Who cares if Elon is incinerating capital? >>>
In the many critical thought pieces Tesla, and by obvious extension Elon Musk, have generated over the past few years, there seems to be a common thread of reasoning.
The argument often goes something like this: “yes electric cars are good, and climate change is the existential issue facing planet earth, but why oh why do Elon’s businesses burn so much capital and lean so heavily on the largesse of the state?”
Critics have been quick to point out the sheer waste — of industrial and human capital alike — generated by Musk’s green empire. Take for example this 2015 Los Angeles Times piece highlighting the billions of government-subsidy dollars spent, or the Boston Review’s castigation of the “irrational vanity” of “self-seeking financiers” funding Tesla’s persistent losses.
(Alphaville, we must add, has also been writing about this to varying degrees.)
They are right of course. But a brief look at the history of capitalism as an engine for innovation and economic expansion shows that seemingly wasteful speculation can have an impact far beyond the typical time horizons of investors.
The great American railways provide a helpful illustration….
Yet its genesis, much like Britain’s railways, was a period of investor mania and torched capital.
The railroad industry, much like car manufacturing or reusable rockets, had expensive economics, requiring a large amount of upfront capital to cover the enormous fixed costs of building out the core infrastructure.
Sourcing this capital, as historian Alfred Chandler wrote in his book The Visible Hand, led the railroads to become the first private businesses to seek funding from outside their own regions as it could “no longer be raised, as it had been earlier, from farmers, merchants, and manufacturers”.
In step, French and English speculators began to purchase railroad securities in the early 1850s, stumping up close to $700m by 19*1859 (around $20bn in today’s dollars) as they sought to get rich quick in a rapidly developing frontier market. Over the 1850s, over 30,000 miles of rail-track was laid thanks to this wave of speculative finance.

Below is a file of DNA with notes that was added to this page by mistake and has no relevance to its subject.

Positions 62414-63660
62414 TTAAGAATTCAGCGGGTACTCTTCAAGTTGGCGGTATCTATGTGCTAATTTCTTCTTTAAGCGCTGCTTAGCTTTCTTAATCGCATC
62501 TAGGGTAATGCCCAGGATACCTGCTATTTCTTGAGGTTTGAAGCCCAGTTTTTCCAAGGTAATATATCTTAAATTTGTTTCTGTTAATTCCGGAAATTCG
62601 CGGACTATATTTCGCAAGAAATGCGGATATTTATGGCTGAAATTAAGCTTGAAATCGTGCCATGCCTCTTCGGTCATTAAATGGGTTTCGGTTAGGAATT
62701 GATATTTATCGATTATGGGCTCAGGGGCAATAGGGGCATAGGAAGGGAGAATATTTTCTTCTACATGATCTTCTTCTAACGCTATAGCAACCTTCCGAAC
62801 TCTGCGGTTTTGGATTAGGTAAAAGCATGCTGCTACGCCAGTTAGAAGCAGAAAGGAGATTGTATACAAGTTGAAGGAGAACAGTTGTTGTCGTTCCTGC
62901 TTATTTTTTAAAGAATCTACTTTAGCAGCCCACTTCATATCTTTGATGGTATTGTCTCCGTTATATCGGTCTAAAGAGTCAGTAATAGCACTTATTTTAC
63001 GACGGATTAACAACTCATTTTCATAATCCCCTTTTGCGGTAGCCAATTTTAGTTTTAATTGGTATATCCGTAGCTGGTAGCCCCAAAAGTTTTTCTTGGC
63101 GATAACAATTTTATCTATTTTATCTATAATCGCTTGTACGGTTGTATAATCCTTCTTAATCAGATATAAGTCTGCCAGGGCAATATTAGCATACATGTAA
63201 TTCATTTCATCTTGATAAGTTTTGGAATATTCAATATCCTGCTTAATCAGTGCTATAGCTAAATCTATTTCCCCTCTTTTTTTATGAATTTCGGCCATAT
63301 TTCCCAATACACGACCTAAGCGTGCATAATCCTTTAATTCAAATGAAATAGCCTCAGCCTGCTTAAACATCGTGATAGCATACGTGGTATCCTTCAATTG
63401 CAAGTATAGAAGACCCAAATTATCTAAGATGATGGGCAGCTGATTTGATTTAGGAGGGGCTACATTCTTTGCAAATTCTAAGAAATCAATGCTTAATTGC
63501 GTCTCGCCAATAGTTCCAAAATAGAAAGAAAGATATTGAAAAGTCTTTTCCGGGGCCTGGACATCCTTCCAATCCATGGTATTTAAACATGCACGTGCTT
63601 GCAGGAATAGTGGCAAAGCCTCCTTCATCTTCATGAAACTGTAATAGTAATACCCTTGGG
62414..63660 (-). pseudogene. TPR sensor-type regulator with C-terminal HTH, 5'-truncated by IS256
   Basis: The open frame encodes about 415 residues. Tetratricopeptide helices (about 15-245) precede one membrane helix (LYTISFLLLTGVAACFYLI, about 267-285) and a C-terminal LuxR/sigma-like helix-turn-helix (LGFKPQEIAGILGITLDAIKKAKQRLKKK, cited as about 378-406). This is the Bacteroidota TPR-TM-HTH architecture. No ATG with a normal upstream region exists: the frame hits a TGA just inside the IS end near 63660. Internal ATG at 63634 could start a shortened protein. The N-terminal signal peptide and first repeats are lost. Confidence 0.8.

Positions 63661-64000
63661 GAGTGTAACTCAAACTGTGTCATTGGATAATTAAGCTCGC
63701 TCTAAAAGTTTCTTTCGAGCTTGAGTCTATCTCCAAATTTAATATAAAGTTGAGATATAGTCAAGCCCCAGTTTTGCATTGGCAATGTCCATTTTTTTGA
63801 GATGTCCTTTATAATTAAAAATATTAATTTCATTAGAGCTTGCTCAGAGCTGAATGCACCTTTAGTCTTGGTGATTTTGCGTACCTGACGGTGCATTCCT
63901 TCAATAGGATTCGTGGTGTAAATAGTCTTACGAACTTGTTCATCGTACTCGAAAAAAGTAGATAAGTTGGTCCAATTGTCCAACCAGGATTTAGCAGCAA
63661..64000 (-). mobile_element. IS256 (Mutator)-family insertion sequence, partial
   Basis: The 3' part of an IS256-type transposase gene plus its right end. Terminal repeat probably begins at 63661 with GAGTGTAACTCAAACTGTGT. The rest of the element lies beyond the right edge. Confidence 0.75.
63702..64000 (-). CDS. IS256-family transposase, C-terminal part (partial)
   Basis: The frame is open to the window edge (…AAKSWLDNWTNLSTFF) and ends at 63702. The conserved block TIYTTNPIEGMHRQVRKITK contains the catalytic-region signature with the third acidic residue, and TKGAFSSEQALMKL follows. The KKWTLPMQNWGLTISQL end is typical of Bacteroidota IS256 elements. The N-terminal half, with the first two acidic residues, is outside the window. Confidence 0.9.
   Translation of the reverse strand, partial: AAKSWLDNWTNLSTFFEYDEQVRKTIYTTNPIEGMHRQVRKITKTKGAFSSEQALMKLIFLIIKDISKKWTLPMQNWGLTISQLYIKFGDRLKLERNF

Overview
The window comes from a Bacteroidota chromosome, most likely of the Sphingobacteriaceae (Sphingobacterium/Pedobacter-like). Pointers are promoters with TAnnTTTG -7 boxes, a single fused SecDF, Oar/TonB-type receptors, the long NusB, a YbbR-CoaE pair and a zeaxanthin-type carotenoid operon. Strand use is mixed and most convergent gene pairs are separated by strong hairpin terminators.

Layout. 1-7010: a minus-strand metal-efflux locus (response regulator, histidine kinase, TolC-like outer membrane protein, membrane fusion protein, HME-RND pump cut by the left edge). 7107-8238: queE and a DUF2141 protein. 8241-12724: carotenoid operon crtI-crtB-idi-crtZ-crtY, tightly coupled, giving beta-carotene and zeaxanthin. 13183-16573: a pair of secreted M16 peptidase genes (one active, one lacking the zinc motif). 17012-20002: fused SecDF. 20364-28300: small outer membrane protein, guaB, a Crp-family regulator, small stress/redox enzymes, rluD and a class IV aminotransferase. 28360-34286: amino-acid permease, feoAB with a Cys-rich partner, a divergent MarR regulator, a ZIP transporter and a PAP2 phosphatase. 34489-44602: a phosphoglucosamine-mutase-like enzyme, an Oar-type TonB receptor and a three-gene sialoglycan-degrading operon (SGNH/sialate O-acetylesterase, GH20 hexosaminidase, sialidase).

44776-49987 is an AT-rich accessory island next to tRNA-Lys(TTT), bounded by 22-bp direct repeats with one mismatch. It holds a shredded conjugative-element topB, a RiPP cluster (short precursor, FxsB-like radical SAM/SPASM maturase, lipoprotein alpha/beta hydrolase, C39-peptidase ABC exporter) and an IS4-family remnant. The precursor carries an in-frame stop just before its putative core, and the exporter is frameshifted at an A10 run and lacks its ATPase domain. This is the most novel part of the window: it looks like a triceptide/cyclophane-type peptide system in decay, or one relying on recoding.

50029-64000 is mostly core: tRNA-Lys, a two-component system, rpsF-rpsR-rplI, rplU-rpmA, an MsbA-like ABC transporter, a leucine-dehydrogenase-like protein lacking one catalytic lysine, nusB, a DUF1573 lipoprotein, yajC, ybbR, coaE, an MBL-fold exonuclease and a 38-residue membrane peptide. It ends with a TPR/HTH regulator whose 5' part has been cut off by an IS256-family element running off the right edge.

To get a sense of the scale of cash injected, economist Bill Janeway calculates railroad investment amounted to approximately 20 per cent of all capital formation in the United States, or 3 per cent of gross national product, during the mid-1850s.
As with all speculation, it came to a messy end in the panic of 1857, when credit markets froze, and stocks and railroad securities collapsed under the weight of rising interest rates and a vast of oversupply of railroads with no clear economic value. Remind you of anything, solar investors?
In 1858, the mountains of wasted capital and railroads to Kansas which served no obvious economic purpose (except for helping land speculators high-tail it back to the East coast), must have looked, for lack of a better word, dumb.
Yet as Chandler notes, the railroads eventually ended up transforming America. They encouraged migration to the West coast, opened new markets for goods, created liquid capital markets (which would fund future innovators, such as Thomas Edison and Nikola Tesla) and helped develop the basic tenets of modern accounting.